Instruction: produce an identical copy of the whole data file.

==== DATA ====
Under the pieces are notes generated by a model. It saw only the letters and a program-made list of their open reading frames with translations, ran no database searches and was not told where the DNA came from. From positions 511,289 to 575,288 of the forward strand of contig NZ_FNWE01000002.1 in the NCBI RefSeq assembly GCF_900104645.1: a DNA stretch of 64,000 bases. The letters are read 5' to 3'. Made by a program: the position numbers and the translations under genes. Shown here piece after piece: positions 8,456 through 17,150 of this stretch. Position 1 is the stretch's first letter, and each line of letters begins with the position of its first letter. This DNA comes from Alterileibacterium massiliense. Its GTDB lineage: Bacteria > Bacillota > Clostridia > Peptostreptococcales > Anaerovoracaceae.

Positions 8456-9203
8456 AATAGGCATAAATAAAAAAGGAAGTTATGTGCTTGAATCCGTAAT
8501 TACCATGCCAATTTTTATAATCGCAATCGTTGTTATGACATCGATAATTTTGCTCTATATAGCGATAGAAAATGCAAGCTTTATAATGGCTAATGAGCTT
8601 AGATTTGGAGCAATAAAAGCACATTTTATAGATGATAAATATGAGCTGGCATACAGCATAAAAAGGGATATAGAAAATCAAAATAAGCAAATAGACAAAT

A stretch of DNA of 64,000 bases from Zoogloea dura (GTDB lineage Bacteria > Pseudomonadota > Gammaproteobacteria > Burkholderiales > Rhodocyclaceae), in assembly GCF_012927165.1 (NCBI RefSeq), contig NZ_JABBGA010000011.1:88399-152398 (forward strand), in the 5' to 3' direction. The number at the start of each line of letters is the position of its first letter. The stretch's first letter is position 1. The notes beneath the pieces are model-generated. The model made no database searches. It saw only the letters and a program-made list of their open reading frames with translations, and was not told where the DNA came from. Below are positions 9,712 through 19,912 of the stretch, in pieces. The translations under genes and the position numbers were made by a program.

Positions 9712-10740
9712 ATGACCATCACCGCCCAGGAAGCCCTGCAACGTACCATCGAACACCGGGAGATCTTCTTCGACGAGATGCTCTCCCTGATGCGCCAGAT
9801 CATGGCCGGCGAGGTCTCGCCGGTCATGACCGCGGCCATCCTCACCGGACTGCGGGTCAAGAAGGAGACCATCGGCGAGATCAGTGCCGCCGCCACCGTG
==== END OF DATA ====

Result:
Under the pieces are notes generated by a model. It saw only the letters and a program-made list of their open reading frames with translations, ran no database searches and was not told where the DNA came from. From positions 511,289 to 575,288 of the forward strand of contig NZ_FNWE01000002.1 in the NCBI RefSeq assembly GCF_900104645.1: a DNA stretch of 64,000 bases. The letters are read 5' to 3'. Made by a program: the position numbers and the translations under genes. Shown here piece after piece: positions 8,456 through 17,150 of this stretch. Position 1 is the stretch's first letter, and each line of letters begins with the position of its first letter. This DNA comes from Alterileibacterium massiliense. Its GTDB lineage: Bacteria > Bacillota > Clostridia > Peptostreptococcales > Anaerovoracaceae.

Positions 8456-9203
8456 AATAGGCATAAATAAAAAAGGAAGTTATGTGCTTGAATCCGTAAT
8501 TACCATGCCAATTTTTATAATCGCAATCGTTGTTATGACATCGATAATTTTGCTCTATATAGCGATAGAAAATGCAAGCTTTATAATGGCTAATGAGCTT
8601 AGATTTGGAGCAATAAAAGCACATTTTATAGATGATAAATATGAGCTGGCATACAGCATAAAAAGGGATATAGAAAATCAAAATAAGCAAATAGACAAAT

A stretch of DNA of 64,000 bases from Zoogloea dura (GTDB lineage Bacteria > Pseudomonadota > Gammaproteobacteria > Burkholderiales > Rhodocyclaceae), in assembly GCF_012927165.1 (NCBI RefSeq), contig NZ_JABBGA010000011.1:88399-152398 (forward strand), in the 5' to 3' direction. The number at the start of each line of letters is the position of its first letter. The stretch's first letter is position 1. The notes beneath the pieces are model-generated. The model made no database searches. It saw only the letters and a program-made list of their open reading frames with translations, and was not told where the DNA came from. Below are positions 9,712 through 19,912 of the stretch, in pieces. The translations under genes and the position numbers were made by a program.

Positions 9712-10740
9712 ATGACCATCACCGCCCAGGAAGCCCTGCAACGTACCATCGAACACCGGGAGATCTTCTTCGACGAGATGCTCTCCCTGATGCGCCAGAT
9801 CATGGCCGGCGAGGTCTCGCCGGTCATGACCGCGGCCATCCTCACCGGACTGCGGGTCAAGAAGGAGACCATCGGCGAGATCAGTGCCGCCGCCACCGTG